St. Isaiah the Solitary, On Guarding the Intellect, Twenty-Seven Texts
8. If your intellect is freed from all hope in things visible, this is a sign that sin has died in you.
From the previous text, which advises a training exercise of closing the “gates of the soul,” we now have a brief discussion of why this is good and important.
This shows us what we heard before, in a broader sense. We were told in the last text to close attention to the senses to prevent the intellect not to be lured astray, until it has learned that it is not dominated by anything, and then a process of integration and wholeness can take root.
Now there is a broader description here, which undergirds and licenses that strategy. The false view would be that the world and sensible things are evil and we must remain pure from them. Here the reason given is quite different. It is that we must not hope in the things of the world. The reason for the sensory restraint advised in the previous text is here explained more fully: we will be given experience in recognizing that the things of this world are not necessary to us.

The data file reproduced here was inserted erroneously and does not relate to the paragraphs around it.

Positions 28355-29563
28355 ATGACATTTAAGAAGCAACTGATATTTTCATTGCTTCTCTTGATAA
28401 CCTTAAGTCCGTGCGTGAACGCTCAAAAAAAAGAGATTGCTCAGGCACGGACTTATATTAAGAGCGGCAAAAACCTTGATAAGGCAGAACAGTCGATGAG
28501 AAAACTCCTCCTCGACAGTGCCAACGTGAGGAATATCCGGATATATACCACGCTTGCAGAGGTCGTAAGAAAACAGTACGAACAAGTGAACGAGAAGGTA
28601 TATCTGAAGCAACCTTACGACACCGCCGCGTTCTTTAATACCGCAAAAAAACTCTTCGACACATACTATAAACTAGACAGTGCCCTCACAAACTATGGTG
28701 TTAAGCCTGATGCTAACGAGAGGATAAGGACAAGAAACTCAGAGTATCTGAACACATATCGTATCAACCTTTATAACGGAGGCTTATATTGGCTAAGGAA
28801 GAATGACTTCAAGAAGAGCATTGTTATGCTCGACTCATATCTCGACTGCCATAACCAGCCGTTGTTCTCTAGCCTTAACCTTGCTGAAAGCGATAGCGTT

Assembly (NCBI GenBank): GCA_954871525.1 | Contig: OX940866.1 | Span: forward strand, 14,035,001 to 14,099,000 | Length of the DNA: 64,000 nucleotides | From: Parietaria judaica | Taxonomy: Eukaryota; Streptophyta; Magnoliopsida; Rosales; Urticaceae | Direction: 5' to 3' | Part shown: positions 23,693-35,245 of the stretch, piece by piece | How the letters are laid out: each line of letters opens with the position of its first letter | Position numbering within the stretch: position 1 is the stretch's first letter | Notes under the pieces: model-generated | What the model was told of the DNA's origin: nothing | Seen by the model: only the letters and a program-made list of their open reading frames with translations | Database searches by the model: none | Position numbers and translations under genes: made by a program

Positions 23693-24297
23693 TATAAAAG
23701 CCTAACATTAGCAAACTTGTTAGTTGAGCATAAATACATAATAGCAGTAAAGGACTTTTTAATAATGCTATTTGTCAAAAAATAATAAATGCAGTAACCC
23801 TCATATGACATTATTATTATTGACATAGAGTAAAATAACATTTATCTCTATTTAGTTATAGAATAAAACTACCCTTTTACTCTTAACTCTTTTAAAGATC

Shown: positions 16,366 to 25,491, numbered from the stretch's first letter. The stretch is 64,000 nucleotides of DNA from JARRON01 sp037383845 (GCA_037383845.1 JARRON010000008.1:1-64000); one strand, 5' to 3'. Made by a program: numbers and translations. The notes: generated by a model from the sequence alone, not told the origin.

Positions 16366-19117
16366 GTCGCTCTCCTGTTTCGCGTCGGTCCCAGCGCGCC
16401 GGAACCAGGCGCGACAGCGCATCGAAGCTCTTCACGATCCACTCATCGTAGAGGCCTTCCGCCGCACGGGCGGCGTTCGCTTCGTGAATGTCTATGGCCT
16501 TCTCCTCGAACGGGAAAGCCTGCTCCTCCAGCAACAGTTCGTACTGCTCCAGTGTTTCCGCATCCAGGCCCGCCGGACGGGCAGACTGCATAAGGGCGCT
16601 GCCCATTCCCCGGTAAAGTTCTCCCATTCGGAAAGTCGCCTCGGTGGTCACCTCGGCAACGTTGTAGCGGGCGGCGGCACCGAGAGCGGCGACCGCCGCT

And once we see that we may stop hoping in them. This is then a sign that sin has died in us. But once more, we are thrust back on the anti-stoic point that this does not depend on us. We might have thought, “oh, I stop hoping in things visible, and that will make sin go away.” No. It is a sign that sin has died, but not the cause. The cause is something quite different: the redemption earned by Christ, and received through grace.
Index of Comments on the Philokalia